The complex multimodal 3D sensor system developed as part of the Contura project at Ilmenau Technical University consists of several stereo cameras and so-called time-of-flight cameras (ToF), which are mounted on a vehicle and measure the distance to the objects based on light pulses. They are combined with high-resolution color cameras. In this way, a wide variety of features of the forest paths and their surroundings can be recorded in 3D as the vehicle drives through the forest, stored in a data set and depth maps of the forest paths created: "In addition to the condition of the road itself, the system can also record the width of the forest edge, the condition of the ditches at the edge of the path that drain the water, the embankments and the space above the path that must be kept clear of vegetation, for example, and make it available as a digital twin," explains Prof. Notni:

That means we can see: How deep are the ruts in the forest paths? Is there any interfering vegetation? For example, are there branches protruding into the path that need to be cut away, or are there log remains in the trench?


With the help of adaptive software (AI) developed by HD Vision GmbH, the data and damage recorded in this way can then be evaluated and assigned to damage classes. "This enables forest owners and forestry companies to better plan and calculate the necessary maintenance measures and their costs and to initiate cost-cutting measures at an early stage," explains TU Ilmenau project coordinator Raik Illmann: "At the same time, the captured 3D data is highly compressed and thus allows a quick web-based display."

Additional sensors for fluctuating light conditions

However, the development of the system was initially associated with a number of challenges, according to Prof. Notni:

Under constant conditions, such sensors can be easily synchronized with each other. However, it is not only inadvertently recorded vegetation that can distort the profile of the path.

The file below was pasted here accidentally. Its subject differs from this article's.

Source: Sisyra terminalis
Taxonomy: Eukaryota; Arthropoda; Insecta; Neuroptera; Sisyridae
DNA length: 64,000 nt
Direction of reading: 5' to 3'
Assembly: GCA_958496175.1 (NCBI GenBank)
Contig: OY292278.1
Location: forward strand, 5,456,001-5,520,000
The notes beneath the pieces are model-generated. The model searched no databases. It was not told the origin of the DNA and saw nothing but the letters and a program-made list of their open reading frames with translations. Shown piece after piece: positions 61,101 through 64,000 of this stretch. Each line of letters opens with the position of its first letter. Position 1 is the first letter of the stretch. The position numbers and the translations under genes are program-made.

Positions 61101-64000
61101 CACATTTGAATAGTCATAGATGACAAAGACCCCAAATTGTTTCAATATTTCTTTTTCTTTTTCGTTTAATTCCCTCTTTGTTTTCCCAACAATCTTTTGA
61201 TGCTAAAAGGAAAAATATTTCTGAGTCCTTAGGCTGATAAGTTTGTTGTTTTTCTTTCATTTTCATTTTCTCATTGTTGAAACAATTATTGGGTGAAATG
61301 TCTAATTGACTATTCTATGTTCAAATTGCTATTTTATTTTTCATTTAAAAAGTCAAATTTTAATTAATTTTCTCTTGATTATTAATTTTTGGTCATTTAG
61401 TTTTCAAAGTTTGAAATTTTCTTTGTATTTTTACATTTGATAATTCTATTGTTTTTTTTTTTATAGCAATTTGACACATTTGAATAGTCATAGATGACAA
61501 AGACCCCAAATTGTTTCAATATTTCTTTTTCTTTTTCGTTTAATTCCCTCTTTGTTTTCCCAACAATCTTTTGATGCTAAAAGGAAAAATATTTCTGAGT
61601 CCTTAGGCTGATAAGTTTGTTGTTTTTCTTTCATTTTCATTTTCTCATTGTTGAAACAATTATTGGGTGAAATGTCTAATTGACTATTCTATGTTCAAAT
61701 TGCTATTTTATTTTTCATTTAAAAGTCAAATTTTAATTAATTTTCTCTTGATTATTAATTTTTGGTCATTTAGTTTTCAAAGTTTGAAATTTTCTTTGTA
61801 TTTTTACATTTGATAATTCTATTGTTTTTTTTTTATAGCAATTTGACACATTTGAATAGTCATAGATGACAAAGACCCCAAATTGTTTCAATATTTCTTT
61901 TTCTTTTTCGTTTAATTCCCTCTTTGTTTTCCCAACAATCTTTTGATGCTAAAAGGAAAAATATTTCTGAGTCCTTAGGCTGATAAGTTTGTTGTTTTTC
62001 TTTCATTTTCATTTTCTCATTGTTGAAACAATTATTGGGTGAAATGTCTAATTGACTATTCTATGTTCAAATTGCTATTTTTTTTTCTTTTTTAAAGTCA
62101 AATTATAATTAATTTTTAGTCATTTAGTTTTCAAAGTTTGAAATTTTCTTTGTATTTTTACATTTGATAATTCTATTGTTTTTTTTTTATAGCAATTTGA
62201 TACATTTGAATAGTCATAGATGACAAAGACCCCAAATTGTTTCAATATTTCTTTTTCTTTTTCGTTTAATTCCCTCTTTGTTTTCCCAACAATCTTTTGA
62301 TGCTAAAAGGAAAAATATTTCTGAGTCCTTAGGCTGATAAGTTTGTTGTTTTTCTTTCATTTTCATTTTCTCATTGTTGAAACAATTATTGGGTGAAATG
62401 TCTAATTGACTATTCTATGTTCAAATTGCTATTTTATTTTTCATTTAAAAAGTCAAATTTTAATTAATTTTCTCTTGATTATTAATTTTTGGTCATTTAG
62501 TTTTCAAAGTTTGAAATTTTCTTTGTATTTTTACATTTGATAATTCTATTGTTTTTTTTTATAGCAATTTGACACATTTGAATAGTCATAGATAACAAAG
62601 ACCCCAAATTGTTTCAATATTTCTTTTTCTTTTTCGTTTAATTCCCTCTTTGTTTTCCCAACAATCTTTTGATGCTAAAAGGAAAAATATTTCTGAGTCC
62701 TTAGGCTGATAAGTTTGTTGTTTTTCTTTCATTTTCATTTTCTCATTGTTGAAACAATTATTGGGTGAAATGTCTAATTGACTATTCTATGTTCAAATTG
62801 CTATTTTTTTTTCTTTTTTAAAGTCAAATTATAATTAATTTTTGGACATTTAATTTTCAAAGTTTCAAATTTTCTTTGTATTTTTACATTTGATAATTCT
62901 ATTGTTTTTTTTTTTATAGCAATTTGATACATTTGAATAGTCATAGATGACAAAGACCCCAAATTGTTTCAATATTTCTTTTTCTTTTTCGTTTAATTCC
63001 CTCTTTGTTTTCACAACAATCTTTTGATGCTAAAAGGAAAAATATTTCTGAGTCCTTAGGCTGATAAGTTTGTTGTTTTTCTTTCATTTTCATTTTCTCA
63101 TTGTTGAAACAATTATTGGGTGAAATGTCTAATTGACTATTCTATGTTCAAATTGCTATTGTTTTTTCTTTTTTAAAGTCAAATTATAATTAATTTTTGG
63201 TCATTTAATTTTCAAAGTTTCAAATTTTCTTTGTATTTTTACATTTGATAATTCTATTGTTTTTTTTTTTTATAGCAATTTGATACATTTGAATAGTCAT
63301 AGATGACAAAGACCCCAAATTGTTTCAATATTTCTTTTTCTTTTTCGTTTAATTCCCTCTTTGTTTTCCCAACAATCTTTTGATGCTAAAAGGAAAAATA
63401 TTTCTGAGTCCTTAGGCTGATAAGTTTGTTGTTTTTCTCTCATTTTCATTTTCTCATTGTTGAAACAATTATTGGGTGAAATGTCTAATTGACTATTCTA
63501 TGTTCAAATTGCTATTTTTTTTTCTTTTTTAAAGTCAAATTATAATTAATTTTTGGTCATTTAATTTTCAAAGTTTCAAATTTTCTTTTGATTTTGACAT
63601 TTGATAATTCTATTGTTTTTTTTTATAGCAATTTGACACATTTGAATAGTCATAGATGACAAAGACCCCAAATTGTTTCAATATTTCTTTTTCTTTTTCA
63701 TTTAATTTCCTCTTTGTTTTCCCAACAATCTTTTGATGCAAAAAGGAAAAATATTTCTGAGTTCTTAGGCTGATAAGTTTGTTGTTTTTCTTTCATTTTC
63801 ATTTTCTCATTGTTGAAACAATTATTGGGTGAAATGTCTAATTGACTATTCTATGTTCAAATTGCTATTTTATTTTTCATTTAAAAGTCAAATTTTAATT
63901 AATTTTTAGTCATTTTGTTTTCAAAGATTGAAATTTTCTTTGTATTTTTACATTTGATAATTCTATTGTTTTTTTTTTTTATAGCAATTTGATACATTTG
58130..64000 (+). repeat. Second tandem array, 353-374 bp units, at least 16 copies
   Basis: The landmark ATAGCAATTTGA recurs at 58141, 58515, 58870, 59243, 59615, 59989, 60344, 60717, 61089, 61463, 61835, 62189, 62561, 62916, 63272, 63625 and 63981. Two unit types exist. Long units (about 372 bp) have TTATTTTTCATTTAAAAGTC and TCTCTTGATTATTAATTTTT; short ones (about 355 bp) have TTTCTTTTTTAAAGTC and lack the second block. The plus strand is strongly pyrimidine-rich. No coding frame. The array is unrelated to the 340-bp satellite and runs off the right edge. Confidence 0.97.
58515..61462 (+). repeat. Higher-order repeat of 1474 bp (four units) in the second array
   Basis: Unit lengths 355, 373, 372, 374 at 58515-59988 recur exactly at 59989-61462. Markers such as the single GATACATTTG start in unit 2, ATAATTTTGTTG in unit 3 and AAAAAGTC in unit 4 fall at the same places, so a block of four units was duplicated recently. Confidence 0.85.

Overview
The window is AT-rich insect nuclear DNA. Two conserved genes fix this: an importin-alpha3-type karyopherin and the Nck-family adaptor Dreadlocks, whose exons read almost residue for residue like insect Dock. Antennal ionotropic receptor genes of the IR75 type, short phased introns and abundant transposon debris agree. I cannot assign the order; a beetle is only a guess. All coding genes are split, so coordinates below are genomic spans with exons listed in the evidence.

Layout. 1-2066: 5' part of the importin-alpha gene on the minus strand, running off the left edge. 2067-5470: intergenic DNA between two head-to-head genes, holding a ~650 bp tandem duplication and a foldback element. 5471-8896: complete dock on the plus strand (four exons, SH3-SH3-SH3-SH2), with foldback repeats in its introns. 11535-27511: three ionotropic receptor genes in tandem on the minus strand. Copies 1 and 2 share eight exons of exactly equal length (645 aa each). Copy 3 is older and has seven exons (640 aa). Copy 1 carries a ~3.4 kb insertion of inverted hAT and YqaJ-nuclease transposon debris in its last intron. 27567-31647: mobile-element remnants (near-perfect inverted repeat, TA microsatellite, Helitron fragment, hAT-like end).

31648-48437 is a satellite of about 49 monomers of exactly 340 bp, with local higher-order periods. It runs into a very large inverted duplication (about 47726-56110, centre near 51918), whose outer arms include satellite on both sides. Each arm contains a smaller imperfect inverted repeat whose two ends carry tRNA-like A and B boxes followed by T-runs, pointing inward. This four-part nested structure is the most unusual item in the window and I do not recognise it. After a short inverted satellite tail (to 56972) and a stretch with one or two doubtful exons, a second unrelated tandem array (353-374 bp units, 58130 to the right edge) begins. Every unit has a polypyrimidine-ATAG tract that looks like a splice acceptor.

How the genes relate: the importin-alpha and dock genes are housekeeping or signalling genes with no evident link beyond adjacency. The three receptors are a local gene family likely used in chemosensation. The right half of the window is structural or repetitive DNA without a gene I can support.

The 3D sensors also had to be attached to the vehicle in a particularly stable manner and calibrated due to the uneven paths: "If, for example, the viewing direction was no longer correct due to the fluctuations, we had to discard the image data. We also had to take into account the different lighting conditions: Sometimes you’re in the shade, sometimes in the sun. This is very challenging for an image capture." The scientists solved this challenge by installing additional photometric sensors for the stereo image capture, which measure the brightness in front of the vehicle while driving so that the camera’s exposure times can be adjusted accordingly.

Follow-up project planned to determine the vegetation along the roadside

The scientists at the Group for Quality Assurance and Industrial Image Processing are currently looking into the extent to which the findings can also be transferred to cycle paths and special rural paths. In a follow-up project on biodiversity, they also want to work with the Data-intensive Systems and Visualization Group (dAI.SY) to develop a system for determining the vegetation at the edge of paths in order to make a contribution to nature conservation.

Our aim is to provide the forestry industry with information about what exactly is growing along the edge of the path and which areas of the path may need to be treated with particular sensitivity because they contain plants worthy of protection.


,,Forests and Innovation: New Solutions for a Better World": About International Day of Forests on 21 March

In order to draw attention to how important it is for us humans and the environment to manage forests sustainably and make the best possible use of their resources, the United Nations General Assembly proclaimed 21 March the International Day of Forests in 2012. The Day celebrates and raises awareness of the importance of all types of forests. In 2024, the theme of the day is ,,Forests and Innovation: New Solutions for a Better World".